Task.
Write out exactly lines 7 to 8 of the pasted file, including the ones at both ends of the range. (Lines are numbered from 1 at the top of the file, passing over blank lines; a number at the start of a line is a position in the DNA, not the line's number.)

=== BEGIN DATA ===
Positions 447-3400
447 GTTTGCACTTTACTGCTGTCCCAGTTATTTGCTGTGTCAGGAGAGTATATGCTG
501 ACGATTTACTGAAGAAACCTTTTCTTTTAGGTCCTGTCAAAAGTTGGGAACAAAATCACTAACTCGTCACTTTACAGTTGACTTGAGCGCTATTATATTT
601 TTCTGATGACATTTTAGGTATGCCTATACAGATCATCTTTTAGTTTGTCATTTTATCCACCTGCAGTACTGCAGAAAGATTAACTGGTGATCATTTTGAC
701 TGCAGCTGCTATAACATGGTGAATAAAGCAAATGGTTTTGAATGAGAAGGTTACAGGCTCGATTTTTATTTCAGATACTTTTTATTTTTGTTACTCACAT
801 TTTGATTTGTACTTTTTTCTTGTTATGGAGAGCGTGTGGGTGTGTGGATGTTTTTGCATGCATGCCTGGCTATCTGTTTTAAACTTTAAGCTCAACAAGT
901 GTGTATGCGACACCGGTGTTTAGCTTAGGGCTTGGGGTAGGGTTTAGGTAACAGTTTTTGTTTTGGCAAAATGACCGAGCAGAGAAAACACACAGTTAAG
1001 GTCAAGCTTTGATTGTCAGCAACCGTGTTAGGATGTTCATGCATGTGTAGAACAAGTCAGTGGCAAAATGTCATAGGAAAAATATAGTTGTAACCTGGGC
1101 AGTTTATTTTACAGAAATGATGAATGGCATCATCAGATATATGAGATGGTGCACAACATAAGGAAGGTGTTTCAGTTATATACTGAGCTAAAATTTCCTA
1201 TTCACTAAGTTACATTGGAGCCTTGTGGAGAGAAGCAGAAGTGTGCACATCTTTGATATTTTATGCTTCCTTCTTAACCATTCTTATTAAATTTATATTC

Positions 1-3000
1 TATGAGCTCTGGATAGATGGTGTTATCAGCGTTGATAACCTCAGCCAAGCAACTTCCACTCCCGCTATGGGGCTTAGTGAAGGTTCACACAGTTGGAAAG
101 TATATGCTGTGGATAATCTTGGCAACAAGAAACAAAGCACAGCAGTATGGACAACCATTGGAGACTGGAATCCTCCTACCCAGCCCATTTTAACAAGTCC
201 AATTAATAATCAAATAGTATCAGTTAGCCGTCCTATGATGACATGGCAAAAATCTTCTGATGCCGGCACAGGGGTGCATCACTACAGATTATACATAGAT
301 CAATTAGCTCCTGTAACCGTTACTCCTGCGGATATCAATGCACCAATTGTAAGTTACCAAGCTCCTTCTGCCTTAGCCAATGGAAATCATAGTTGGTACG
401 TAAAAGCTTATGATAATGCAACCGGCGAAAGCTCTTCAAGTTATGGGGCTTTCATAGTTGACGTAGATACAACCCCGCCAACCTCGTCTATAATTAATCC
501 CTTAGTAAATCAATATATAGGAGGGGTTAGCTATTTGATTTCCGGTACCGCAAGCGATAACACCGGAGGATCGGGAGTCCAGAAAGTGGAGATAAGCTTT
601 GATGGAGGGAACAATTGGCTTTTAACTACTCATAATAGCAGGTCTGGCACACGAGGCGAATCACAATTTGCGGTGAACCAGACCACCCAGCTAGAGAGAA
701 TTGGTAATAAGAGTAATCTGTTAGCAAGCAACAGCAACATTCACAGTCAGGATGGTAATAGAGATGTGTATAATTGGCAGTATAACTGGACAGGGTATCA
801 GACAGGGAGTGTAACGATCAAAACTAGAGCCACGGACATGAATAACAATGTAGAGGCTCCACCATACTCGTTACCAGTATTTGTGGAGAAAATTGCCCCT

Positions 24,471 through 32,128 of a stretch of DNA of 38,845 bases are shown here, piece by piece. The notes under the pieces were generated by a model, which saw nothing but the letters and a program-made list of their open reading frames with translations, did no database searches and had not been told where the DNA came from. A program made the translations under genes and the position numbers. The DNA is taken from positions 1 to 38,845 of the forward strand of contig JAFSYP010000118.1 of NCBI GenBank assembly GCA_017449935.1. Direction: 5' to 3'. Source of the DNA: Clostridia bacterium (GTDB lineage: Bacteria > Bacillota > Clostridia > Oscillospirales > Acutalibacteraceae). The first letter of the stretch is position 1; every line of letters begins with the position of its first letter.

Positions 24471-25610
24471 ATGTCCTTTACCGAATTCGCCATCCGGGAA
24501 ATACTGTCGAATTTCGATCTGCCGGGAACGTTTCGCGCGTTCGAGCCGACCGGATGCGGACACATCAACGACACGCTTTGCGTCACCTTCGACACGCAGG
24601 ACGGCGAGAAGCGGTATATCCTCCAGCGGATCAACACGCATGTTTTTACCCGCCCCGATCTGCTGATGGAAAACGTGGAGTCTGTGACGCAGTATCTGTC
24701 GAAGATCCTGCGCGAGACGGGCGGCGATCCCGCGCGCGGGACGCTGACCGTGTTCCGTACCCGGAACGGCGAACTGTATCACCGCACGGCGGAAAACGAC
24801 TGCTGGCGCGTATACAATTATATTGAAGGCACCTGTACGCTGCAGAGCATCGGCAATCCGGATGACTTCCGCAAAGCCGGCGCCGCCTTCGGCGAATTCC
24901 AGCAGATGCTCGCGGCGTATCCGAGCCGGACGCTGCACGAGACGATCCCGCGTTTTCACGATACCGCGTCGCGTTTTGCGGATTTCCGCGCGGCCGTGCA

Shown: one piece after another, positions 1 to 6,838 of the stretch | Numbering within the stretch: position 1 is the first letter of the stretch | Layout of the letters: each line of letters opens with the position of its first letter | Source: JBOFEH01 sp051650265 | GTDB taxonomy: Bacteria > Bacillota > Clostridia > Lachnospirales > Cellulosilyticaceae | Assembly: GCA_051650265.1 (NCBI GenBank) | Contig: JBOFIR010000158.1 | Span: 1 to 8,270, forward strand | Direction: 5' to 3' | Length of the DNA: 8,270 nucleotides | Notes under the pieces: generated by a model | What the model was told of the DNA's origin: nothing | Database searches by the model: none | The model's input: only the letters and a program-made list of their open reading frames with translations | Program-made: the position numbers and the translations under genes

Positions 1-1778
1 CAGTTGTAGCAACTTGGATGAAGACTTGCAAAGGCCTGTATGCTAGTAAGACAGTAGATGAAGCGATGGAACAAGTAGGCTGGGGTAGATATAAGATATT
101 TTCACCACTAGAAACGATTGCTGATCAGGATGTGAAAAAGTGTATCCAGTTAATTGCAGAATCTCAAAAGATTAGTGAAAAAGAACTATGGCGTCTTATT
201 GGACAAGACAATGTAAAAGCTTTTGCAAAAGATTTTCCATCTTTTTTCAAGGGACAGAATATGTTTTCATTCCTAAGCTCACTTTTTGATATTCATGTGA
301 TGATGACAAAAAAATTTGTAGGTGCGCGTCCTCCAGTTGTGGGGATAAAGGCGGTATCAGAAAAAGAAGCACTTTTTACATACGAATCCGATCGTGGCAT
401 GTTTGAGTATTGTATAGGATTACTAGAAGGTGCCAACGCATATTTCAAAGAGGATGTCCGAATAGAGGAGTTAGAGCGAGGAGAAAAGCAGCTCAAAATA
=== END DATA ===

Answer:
901 GTGTATGCGACACCGGTGTTTAGCTTAGGGCTTGGGGTAGGGTTTAGGTAACAGTTTTTGTTTTGGCAAAATGACCGAGCAGAGAAAACACACAGTTAAG
1001 GTCAAGCTTTGATTGTCAGCAACCGTGTTAGGATGTTCATGCATGTGTAGAACAAGTCAGTGGCAAAATGTCATAGGAAAAATATAGTTGTAACCTGGGC